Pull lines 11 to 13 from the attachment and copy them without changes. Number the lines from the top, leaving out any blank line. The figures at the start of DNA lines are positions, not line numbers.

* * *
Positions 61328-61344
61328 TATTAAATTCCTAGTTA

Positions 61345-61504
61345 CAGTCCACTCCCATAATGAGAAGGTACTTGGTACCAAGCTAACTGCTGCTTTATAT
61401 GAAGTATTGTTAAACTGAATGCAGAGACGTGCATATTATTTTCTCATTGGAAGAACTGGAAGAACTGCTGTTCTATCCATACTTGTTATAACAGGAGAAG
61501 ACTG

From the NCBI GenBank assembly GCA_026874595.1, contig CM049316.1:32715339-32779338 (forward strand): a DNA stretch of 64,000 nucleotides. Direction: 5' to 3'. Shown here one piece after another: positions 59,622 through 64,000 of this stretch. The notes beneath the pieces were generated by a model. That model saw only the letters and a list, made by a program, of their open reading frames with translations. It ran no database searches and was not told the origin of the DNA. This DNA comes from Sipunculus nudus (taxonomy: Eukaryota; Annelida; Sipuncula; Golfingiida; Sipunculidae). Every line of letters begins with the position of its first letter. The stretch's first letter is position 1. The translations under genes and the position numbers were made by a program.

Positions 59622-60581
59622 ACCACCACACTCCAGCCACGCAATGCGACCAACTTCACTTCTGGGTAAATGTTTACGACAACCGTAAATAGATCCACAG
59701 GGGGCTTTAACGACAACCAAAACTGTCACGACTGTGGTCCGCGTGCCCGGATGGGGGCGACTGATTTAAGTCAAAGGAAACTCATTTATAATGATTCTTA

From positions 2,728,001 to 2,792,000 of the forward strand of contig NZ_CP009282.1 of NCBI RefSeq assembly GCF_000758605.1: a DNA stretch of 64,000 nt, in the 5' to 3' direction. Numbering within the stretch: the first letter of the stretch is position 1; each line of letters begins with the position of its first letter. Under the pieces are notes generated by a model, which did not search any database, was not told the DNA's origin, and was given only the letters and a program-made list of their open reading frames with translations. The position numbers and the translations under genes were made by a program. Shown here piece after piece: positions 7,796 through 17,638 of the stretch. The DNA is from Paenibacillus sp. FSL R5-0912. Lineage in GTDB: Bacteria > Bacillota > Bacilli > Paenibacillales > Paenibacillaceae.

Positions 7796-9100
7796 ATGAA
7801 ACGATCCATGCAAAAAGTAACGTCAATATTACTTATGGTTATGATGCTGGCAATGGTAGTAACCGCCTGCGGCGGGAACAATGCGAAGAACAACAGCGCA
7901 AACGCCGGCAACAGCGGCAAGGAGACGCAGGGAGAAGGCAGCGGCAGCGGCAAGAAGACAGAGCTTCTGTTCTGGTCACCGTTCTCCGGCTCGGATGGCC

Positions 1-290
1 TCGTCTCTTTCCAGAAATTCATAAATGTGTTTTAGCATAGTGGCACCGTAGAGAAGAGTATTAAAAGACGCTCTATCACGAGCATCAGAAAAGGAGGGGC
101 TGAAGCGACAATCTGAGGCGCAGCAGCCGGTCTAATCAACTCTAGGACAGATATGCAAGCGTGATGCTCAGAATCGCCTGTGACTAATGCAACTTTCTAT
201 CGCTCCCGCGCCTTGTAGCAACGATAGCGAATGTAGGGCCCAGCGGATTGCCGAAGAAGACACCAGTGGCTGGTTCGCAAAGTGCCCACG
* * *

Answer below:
From positions 2,728,001 to 2,792,000 of the forward strand of contig NZ_CP009282.1 of NCBI RefSeq assembly GCF_000758605.1: a DNA stretch of 64,000 nt, in the 5' to 3' direction. Numbering within the stretch: the first letter of the stretch is position 1; each line of letters begins with the position of its first letter. Under the pieces are notes generated by a model, which did not search any database, was not told the DNA's origin, and was given only the letters and a program-made list of their open reading frames with translations. The position numbers and the translations under genes were made by a program. Shown here piece after piece: positions 7,796 through 17,638 of the stretch. The DNA is from Paenibacillus sp. FSL R5-0912. Lineage in GTDB: Bacteria > Bacillota > Bacilli > Paenibacillales > Paenibacillaceae.

Positions 7796-9100
7796 ATGAA